Noah loves all sorts of vehicles, and has been blessed with many Duplo car/train sets. I came across this blogpost on Lego Car Ramp Painting, and thought it was easy enough to set up for Noah to play with.
He got all excited when I asked if he would like to do some painting with cars, and followed me around the house as I prepared the materials needed. I made the mistake of mentioning a car wash as well, which might explain why he wanted to stop painting with his cars after a while, and asked to wash the cars instead.
I used Duplo as
we don’t have Lego they’re easier for Noah to handle. I also didn’t know if his other toy cars could be washed, so I decided to play it safe, in case they turned rusty or something like that. I also liked that he could exercise some creativity when he built his cars, and perhaps I’ll encourage him to build a wider variety the next time we try this, so that he can see for himself which cars would go faster, based on the weight and size of the vehicles.
I started off with a rather steep slope, but the cars kept crashing instead of running smoothly across the sheet of paper, so I adjusted it, and made a much gentler slope, which worked beautifully. I talked to Noah about it after that, and we discussed steep vs gentle slopes for a bit, before he started rambling about how fast his cars could go. I hope he learnt something though!
Paint (I used Crayola Washable Kids Paint)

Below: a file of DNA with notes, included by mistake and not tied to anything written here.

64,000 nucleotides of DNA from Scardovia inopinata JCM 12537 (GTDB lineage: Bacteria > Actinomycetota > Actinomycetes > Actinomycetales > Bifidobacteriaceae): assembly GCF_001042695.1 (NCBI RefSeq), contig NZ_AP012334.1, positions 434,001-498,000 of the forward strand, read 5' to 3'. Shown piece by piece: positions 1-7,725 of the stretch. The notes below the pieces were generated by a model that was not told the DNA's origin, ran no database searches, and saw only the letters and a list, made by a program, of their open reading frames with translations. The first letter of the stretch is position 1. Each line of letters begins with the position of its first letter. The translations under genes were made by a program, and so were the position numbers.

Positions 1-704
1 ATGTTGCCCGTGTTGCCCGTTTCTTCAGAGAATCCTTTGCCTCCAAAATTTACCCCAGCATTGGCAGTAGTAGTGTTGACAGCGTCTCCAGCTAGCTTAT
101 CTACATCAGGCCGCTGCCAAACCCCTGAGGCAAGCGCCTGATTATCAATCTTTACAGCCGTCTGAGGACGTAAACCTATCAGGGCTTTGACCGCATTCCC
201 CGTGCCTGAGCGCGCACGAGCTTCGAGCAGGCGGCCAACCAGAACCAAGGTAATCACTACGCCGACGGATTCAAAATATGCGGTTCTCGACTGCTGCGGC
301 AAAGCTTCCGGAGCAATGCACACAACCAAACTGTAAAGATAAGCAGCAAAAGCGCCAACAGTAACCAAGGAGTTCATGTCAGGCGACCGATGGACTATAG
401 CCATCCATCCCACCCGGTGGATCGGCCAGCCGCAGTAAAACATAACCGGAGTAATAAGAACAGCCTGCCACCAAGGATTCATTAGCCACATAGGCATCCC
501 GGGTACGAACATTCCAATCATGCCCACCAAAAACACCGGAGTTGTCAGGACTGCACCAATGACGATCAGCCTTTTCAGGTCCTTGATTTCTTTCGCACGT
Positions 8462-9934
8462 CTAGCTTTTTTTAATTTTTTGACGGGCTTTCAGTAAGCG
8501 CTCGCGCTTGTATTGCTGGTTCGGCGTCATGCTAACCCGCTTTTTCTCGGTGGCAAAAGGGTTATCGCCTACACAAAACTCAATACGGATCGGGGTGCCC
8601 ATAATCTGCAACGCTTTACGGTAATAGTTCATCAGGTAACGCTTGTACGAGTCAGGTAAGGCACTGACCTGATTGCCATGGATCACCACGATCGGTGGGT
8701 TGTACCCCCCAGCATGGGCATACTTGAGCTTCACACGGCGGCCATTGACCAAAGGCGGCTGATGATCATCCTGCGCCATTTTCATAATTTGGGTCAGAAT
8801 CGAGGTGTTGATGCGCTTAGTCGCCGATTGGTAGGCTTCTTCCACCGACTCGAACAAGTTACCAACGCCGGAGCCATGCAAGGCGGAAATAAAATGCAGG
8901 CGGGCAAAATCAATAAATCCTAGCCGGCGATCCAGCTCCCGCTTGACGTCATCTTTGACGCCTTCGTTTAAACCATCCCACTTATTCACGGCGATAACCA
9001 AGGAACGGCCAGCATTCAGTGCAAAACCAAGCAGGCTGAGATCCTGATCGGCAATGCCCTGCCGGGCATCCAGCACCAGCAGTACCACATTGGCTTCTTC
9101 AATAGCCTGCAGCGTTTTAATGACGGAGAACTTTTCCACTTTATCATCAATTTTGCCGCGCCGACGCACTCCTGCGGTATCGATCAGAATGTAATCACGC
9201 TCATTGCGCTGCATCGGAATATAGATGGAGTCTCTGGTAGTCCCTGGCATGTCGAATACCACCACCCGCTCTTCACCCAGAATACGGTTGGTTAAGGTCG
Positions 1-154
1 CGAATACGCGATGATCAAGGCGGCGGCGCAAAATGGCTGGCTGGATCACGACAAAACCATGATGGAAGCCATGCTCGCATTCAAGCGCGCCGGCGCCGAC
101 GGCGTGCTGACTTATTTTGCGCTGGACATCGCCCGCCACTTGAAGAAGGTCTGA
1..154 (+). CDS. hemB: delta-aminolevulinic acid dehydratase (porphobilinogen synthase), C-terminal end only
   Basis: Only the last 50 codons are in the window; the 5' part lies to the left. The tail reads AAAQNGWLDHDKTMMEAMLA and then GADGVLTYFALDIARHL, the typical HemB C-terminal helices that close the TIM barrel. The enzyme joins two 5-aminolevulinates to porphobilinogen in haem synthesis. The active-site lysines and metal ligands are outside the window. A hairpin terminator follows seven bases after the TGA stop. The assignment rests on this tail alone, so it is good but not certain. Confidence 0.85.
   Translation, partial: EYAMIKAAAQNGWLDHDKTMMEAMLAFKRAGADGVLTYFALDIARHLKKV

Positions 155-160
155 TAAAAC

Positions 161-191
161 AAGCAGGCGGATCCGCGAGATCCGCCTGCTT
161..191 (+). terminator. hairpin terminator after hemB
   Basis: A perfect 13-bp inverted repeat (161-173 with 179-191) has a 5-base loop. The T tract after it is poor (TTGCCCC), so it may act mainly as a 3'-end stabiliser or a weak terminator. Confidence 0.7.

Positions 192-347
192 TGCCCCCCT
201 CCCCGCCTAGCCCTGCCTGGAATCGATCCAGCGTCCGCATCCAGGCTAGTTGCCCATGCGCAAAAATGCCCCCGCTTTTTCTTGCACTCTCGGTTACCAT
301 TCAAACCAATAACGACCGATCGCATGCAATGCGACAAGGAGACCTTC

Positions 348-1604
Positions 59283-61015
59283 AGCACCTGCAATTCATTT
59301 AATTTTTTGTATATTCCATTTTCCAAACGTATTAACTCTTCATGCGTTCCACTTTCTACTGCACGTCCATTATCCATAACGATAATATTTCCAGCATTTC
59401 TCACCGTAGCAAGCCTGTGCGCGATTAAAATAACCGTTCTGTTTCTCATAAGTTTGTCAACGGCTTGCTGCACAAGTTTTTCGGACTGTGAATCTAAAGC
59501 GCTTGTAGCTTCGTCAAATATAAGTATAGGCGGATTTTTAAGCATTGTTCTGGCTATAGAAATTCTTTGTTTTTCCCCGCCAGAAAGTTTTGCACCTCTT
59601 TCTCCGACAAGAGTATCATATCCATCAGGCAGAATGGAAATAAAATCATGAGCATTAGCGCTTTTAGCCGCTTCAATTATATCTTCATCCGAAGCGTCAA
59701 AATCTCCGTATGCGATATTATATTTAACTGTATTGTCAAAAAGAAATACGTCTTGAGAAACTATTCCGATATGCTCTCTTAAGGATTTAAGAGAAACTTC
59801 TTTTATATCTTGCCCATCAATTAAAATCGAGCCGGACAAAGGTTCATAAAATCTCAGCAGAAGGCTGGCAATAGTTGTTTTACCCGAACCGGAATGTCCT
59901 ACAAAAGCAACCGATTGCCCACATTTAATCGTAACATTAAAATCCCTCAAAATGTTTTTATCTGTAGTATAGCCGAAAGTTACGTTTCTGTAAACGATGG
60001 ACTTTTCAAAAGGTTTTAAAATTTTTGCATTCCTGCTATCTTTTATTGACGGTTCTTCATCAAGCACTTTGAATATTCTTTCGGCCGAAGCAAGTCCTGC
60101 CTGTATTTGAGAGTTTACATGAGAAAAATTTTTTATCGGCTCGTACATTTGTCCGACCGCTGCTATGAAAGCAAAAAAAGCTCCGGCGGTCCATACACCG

Large sheet of paper (for painting)
Hard cardboard (for the ramp) – I’m not sure if a plastic tray would work, though I don’t see why not. Will try that next time.
Masking tape (or any kind of tape to hold the ramp and paper in place)
Stool (for the ramp)
1. Tape a large sheet of paper on the floor.
2. Set up the ramp by securing the hard cardboard onto the stool with masking tape, and ensure that the bottom of the ramp overlaps the sheet of paper slightly. (Note that the ramp in this photo was too steep. If you’re using the same Ikea stool, I recommend placing the ramp slightly below the holes. You can see the modified ramp in one of the photos below.)
3. Prepare a selection of paint colours on a large tray. You can choose to use individual plastic plates if you prefer not to mix the colours together.
4. Get your kid to build a few Duplo/Lego cars, preferably with textured wheels. I tried encouraging Noah to build more than two cars, but he kept asking me why, so I gave up.
5. Have fun! Do try to ensure that the wheels are thoroughly coated with paint before releasing them from the ramp, so that they will create nicer tracks.
All excited about painting with his Duplo cars
Rolling his car in the paint
“I think I need more paint.”
After lowering the ramp
A beautiful mess
Time to wash up!
More bubbles = More fun = Cannot look at camera
The end product (I’m planning on reusing the ramp, and maybe even the sheet of paper!)
You can use this to teach your children about colours, slopes, and erm, gravity. As you can see, Science isn’t my forte, but I’m sure there are plenty of learning points here. Even if there aren’t, it’s still a pretty fun activity to do, plus it’s easy to set up! If you’re as afraid of messes as I am, do what I do: set it up in the bathroom, and always use washable paint.
Have fun with your own car ramps!
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